While 2022 marked a personal benchmark in films viewed––over 600, logged away here––the major takeaway was the confirmation of just how much greater an impression the theatrical experience leaves. As noted below, while there were films I viewed at home that I perhaps appreciated more, the fondest memories looking back at the year were at Mike Leigh, Dario Argento, and Toshiro Mifune retrospectives, the bountiful offerings at the New York Film Festival, the Joachim Trier-curated My Sex Life… or How I Got Into an Argument, and even the double bill of Steven Spielberg’s Always and The Terminal we presented at the Roxy. The privilege of having access to these opportunities is not lost on me, however, and thankfully services like the Criterion Channel and MUBI are doing their finest to foster a sense of curation that will hopefully be a guidepost for others to follow.
As for new releases, while the selection of films that could earn that masterpiece label in the years to come is quite short, the list of worthwhile movies is a lengthy one. Debuts like A Night of Knowing Nothing, Murina, Funny Pages, The African Desperate, Hit the Road, Anaïs in Love, and my number one pick led to thrilling renewal in the future of cinema, while venerated filmmakers like Park Chan-wook, Joanna Hogg, Arnaud Desplechin, Jafar Panahi, Hong Sangsoo, Richard Linklater, and many mentioned below delivered some of the year’s finest works.
When it comes to blockbusters, the setpieces of S. S. Rajamouli’s RRR stood toe-to-toe with those of James Cameron, who proved once again that he lost no luster after an extended break from filmmaking, while Michael Bay, Joseph Kosinski, and Robert Eggers hit career peaks. Even films that didn’t conform to expectations, such as Three Thousand Years of Longing, Deep Water, Babylon, and Sharp Stick, have a fascinating messiness whose merits far outweigh some of the milquetoast awards-geared offerings. When it comes to disappointments, it was disheartening to see Robert Zemeckis, Darren Aronofsky, Sarah Polley, Judd Apatow, Andrew Dominik, and Jaume Collett-Serra––filmmakers whose past work I admire to varying extents––hit such lows.
On the television side, there were even a few pearls amongst the sea of dreck, with Olivier Assayas’ Irma Vep, Ethan Hawke’s The Last Movie Stars, and Nathan Fielder’s The Rehearsal just about besting any movie I saw this year.
10 Favorite First-Time Watches of 2022 (full list here): Histoire(s) du Cinéma, The Train, Possession, Vive l’amour, Comrades, Almost a Love Story, My Sex Life… or How I Got Into an Argument, Rouge, Miracle in Milan, Modern Romance, and The Clock.
Honorable Mentions: Kimi, Benediction, Mad God, Il buco, After Yang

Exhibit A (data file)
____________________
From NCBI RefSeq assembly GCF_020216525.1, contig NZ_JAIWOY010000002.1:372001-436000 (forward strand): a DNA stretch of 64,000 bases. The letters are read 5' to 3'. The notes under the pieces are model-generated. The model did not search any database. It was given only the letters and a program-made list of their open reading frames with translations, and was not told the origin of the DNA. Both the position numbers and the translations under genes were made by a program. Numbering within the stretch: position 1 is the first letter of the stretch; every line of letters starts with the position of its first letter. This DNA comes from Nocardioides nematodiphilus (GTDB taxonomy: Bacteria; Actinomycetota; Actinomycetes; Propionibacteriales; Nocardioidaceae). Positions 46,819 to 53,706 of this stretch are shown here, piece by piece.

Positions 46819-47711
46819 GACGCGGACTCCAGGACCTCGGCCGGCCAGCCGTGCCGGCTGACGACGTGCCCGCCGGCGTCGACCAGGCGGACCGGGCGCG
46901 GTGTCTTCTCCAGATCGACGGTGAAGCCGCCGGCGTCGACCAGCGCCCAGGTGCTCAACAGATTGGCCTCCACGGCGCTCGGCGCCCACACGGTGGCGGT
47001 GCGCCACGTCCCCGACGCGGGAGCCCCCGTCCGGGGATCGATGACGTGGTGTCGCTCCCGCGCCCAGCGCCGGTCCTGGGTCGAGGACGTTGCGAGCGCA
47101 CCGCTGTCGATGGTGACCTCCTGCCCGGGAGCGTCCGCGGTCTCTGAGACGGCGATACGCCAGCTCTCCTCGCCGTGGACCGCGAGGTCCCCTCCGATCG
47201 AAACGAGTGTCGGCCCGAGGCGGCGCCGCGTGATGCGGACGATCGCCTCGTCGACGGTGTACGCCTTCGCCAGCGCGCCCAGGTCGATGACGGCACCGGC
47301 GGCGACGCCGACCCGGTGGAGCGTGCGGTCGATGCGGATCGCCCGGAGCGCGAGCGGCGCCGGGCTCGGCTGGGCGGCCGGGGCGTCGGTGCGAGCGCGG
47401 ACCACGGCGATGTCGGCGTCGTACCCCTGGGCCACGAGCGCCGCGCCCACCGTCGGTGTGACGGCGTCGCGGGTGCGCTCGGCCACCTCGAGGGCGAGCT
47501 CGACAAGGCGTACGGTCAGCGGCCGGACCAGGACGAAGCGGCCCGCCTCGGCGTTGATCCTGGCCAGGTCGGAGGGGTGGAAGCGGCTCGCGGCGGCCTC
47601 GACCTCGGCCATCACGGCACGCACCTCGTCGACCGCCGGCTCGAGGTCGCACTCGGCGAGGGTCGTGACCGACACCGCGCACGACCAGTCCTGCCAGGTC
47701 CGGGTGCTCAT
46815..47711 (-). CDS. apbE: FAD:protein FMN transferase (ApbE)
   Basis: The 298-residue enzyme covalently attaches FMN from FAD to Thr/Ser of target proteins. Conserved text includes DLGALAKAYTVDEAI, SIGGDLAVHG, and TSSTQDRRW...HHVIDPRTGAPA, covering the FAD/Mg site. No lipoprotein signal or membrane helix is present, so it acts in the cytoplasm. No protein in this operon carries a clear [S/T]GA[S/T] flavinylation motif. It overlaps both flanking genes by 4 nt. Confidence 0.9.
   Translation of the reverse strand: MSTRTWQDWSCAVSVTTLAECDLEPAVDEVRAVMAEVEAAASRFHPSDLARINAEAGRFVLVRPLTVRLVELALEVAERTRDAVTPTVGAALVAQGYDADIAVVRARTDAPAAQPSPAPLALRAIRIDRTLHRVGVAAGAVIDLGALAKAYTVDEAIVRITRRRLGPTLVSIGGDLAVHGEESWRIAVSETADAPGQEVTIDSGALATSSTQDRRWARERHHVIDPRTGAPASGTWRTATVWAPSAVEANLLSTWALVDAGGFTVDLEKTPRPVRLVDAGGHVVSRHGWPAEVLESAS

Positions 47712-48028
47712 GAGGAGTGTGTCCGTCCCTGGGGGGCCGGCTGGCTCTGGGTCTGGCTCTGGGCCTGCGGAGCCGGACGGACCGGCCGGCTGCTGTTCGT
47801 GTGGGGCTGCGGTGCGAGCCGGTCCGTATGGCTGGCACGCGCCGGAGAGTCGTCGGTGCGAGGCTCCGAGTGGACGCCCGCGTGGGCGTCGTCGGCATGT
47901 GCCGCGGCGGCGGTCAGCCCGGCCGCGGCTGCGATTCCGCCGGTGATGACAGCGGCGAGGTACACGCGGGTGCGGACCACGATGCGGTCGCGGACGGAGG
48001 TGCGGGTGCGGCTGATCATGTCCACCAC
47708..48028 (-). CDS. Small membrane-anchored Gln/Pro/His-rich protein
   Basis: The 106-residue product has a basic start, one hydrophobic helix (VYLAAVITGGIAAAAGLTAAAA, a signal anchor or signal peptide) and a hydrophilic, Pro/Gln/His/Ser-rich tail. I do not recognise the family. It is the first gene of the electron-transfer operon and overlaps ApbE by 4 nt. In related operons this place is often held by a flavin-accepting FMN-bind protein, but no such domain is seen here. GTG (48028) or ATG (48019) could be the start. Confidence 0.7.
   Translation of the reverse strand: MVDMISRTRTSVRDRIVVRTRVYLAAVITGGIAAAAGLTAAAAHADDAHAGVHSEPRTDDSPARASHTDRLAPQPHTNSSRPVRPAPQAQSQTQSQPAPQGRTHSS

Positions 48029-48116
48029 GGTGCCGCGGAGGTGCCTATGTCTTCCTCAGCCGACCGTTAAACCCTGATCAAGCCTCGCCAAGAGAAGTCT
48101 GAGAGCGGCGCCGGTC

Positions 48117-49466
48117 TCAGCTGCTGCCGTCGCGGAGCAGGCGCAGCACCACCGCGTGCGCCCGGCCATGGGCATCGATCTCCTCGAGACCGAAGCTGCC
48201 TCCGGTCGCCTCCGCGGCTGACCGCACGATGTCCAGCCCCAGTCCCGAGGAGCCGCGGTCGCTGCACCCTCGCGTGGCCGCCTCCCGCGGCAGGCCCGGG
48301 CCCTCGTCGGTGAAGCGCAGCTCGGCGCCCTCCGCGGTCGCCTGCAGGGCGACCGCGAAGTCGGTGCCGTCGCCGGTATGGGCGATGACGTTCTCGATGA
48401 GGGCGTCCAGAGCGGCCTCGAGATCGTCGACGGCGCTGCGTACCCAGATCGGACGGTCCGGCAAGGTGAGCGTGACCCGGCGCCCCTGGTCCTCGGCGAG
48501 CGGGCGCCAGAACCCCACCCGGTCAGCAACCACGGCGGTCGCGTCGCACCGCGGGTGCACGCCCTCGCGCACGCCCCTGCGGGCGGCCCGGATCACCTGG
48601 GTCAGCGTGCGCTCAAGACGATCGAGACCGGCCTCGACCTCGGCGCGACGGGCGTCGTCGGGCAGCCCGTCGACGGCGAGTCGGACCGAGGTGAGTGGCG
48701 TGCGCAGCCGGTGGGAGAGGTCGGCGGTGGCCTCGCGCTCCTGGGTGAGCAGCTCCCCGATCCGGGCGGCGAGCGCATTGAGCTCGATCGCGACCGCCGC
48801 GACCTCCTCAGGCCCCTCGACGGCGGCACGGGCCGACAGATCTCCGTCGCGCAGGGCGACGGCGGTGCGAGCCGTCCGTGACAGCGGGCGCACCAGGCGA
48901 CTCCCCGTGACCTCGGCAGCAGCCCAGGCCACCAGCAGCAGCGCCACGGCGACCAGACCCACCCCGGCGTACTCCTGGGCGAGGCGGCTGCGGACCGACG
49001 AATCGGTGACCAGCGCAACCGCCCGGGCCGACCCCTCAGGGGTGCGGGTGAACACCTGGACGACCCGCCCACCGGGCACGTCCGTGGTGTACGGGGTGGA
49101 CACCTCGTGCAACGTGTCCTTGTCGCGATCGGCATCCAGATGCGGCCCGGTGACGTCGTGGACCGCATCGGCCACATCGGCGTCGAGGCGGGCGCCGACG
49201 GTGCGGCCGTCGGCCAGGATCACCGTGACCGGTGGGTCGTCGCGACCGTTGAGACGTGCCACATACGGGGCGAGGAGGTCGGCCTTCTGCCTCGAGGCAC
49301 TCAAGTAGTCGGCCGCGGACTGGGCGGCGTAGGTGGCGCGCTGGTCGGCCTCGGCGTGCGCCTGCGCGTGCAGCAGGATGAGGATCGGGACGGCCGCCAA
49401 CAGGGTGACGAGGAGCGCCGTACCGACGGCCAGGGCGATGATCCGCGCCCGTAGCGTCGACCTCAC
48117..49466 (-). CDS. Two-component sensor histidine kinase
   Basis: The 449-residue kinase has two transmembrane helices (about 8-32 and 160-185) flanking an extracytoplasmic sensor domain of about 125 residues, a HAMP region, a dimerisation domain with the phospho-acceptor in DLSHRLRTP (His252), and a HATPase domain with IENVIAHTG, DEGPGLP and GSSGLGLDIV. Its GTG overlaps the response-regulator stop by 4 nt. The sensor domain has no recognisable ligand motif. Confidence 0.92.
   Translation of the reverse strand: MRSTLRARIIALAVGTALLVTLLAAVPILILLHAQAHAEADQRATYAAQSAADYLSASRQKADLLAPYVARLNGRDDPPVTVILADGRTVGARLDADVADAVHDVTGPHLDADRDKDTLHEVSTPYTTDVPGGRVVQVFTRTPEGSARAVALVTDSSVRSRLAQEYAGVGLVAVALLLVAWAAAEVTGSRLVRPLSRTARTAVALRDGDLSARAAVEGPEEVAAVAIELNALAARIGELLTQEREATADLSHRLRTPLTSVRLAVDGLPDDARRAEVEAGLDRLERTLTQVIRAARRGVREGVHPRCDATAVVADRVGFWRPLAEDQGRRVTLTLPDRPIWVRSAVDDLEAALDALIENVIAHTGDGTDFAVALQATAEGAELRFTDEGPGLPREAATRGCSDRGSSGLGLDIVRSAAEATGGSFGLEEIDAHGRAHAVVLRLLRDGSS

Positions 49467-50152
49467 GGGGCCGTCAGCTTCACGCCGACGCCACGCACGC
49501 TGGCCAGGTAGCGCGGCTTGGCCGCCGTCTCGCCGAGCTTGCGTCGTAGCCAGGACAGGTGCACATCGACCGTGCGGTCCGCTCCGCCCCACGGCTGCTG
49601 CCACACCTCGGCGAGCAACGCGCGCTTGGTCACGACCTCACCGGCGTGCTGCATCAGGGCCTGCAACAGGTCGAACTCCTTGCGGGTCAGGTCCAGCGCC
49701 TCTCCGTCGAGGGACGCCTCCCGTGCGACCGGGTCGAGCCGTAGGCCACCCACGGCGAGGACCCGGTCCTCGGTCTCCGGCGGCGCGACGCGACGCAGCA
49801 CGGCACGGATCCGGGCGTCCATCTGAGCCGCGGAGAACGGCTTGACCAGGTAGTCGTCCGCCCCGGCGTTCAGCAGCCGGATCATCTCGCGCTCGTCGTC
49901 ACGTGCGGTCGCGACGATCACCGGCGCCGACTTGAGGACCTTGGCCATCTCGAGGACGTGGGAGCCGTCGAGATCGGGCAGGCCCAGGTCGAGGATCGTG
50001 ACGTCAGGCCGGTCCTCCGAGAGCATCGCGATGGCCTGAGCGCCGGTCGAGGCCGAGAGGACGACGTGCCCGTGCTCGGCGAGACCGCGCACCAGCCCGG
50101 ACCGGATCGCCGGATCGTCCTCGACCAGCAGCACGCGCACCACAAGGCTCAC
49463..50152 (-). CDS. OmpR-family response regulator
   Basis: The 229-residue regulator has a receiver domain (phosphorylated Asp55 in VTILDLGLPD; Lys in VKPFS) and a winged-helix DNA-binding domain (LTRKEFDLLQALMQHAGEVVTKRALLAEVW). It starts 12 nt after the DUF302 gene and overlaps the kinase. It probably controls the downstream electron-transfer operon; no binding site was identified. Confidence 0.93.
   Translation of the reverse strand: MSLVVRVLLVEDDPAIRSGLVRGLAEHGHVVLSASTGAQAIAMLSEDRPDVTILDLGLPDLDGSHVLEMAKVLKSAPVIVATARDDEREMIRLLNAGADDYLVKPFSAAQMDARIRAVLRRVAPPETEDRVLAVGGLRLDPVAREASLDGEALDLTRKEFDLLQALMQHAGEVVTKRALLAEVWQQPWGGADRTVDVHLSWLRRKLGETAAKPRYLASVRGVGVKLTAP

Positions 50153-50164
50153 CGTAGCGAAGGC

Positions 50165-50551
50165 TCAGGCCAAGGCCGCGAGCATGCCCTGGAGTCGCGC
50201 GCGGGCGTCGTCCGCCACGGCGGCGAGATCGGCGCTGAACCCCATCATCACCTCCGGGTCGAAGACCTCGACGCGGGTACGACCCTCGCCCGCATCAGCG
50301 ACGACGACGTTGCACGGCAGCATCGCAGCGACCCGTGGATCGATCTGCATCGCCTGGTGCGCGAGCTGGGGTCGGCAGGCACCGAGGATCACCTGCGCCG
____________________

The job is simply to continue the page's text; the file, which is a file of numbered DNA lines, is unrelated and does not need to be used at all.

10. Mr. Bachmann and His Class (Maria Speth)
The best Frederick Wiseman movie of the year, Maria Speth’s 217-minute Mr. Bachmann and His Class observes a group of middle school students in the small German town of Stadtallendorf. Captured with a warm, patient eye, we witness Bachmann’s unconventional yet captivating methods of teaching as he strives to connect a multicultural melting pot. As he goes to great lengths to ensure each student doesn’t judge another merely on external factors, a soul-sharing dialogue is opened up, acting like a microcosmic example the rest of the world would do well in gleaning.
9. Crimes of the Future (David Cronenberg)
The film that most snuck up me this year, upon first viewing of Crimes of the Future I was as enchanted as I was properly horrified at the world David Cronenberg had created, but felt the ending left a bit to be desired; perhaps I just wanted a bit more after such a long absence behind the camera. Like his best work, it’s now festered and burrowed deep in my mind in the months since. As a culmination of the themes of his career––that gloriously specific mix of pain and pleasure––if this is Cronenberg exuding his late style, what a delight that we get to experience such unbridled filmmaking confidence.
8. All That Breathes (Shaunak Sen)
The year’s best documentary, Shaunak Sen’s All That Breathes takes a sensitive, observational eye in capturing the devastating environmental issues that are changing the natural way of life in New Delhi. As we follow two brothers striving to protect the black kite birds amid a changing ecosystem, as well as juggling their own personal paths, their story is captured with a majestic vision and reverence for nature, proving much poetry can be conveyed in a wake-up call to the world.